Earlier this year, Microsoft launched Vista, the largest update to the Windows operating system since Windows 95. Simultaneously, the company introduced the newest version of its Office suite, which includes Microsoft Outlook 2007. Although widely anticipated for its many new features and enhancements, Outlook 2007 now uses only the Microsoft Word HTML engine for composing and rendering e-mail messages, instead of also using the Internet Explorer engine previously employed for displaying HTML e-mail. The result is that Outlook 2007 no longer supports a variety of design techniques that are commonly used in HTML e-mails, affecting their creative interactivity and functionality. These include: * No Flash

Five Tips for Stronger Letter Leads
May 2, 2007

On the whole, direct mail letters have become shorter as the years pass and audiences favor information they can absorb quickly. While graphics have taken on more prominence in direct mail, copy is still the main tool marketers use to impart product features and benefits, as well as to close the sale. Letter leads are just as critical to the success of a direct mail package today as they ever have been. To ensure your opening sales pitch is in top form, consider the following suggestions from three top copywriters: * Cut out any extraneous words and phrases, and make sure you use short, action

Six Ways to Overcome New HTML E-mail Design Challenges
May 2, 2007

Earlier this year, Microsoft launched Vista, the largest update to the Windows operating system since Windows 95. Simultaneously, the company introduced the newest version of its Office suite, which includes Microsoft Outlook 2007. Although widely anticipated for its many new features and enhancements, Outlook 2007 now uses only the Microsoft Word HTML engine for composing and rendering e-mail messages, instead of also using the Internet Explorer engine previously employed for displaying HTML e-mail. The result is that Outlook 2007 no longer supports a variety of design techniques that are commonly used in HTML e-mails, affecting their creative interactivity and functionality. These include: * No Flash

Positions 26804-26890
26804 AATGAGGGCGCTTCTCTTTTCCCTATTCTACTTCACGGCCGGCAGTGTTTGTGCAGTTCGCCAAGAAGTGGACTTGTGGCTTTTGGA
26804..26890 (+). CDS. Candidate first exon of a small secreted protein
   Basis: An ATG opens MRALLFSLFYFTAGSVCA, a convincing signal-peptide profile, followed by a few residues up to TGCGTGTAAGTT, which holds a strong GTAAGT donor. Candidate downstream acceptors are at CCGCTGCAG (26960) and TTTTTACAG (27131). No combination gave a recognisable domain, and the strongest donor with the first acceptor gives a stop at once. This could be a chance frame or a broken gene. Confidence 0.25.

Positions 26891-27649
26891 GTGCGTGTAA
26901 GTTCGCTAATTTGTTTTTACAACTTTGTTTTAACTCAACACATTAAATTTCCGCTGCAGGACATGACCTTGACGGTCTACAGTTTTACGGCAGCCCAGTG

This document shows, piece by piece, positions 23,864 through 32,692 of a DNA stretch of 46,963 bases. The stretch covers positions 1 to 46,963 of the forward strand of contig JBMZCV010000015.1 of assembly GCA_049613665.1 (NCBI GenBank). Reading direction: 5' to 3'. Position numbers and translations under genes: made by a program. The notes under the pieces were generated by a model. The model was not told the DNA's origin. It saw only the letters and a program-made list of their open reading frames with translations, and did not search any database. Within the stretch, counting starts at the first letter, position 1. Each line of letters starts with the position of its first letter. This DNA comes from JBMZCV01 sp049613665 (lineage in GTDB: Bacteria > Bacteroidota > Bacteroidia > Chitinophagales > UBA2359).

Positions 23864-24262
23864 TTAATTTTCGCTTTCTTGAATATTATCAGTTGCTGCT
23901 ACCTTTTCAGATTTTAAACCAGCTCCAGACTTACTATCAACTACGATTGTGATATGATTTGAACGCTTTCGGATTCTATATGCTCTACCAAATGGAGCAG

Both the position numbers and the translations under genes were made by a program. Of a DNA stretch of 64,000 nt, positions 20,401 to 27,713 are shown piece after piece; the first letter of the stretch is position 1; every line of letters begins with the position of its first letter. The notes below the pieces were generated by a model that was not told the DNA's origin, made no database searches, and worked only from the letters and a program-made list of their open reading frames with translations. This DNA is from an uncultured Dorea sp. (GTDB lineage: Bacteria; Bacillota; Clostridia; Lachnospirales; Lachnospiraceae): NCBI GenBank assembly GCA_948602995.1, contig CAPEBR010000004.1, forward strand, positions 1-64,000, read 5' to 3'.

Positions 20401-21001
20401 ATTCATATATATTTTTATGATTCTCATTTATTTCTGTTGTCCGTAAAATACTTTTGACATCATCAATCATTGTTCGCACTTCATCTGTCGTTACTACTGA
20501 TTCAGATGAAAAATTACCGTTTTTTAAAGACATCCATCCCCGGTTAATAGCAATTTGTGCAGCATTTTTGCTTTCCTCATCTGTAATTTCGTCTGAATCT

Special Report: Hispanic Marketing
May 1, 2007

More than 41 million Hispanics call the United States home, and a little more than half of these consumers go online. Despite the clear opportunity in marketing to Hispanics online, only about $150 million of the $16 billion total online advertising spend is dedicated to targeting Latinos, says Lee Vann, founder of Captura Group. This is surprising, considering research from Yahoo! Telemundo and Experian Simmons Research shows two-thirds of online Hispanics have been using online channels for more than five years. William Fleming, CEO, MotionPoint, agrees that online marketing has lagged behind its offline counterparts in service to Hispanics. “People are used to walking into

Culture: More Than a Language
May 1, 2007

One of the most prominent topics in direct marketing today is ensuring that messaging to customers and prospects is relevant. As it relates to Hispanic marketing, cultural relevance has been trumpeted as the key to opening the door to this consumer group and keeping it open for effective customer retention. To get a better handle on what cultural relevance means to direct marketers, Target Marketing spoke with Sonya Suarez-Hammond, director of multicultural marketing insights at Yankelovich Inc., a consumer research firm in Chapel Hill, N.C. Target Marketing: What information can help marketers ensure their communication with Hispanic audiences is culturally relevant? Sonya Suarez-Hammond: Culturally appropriate marketing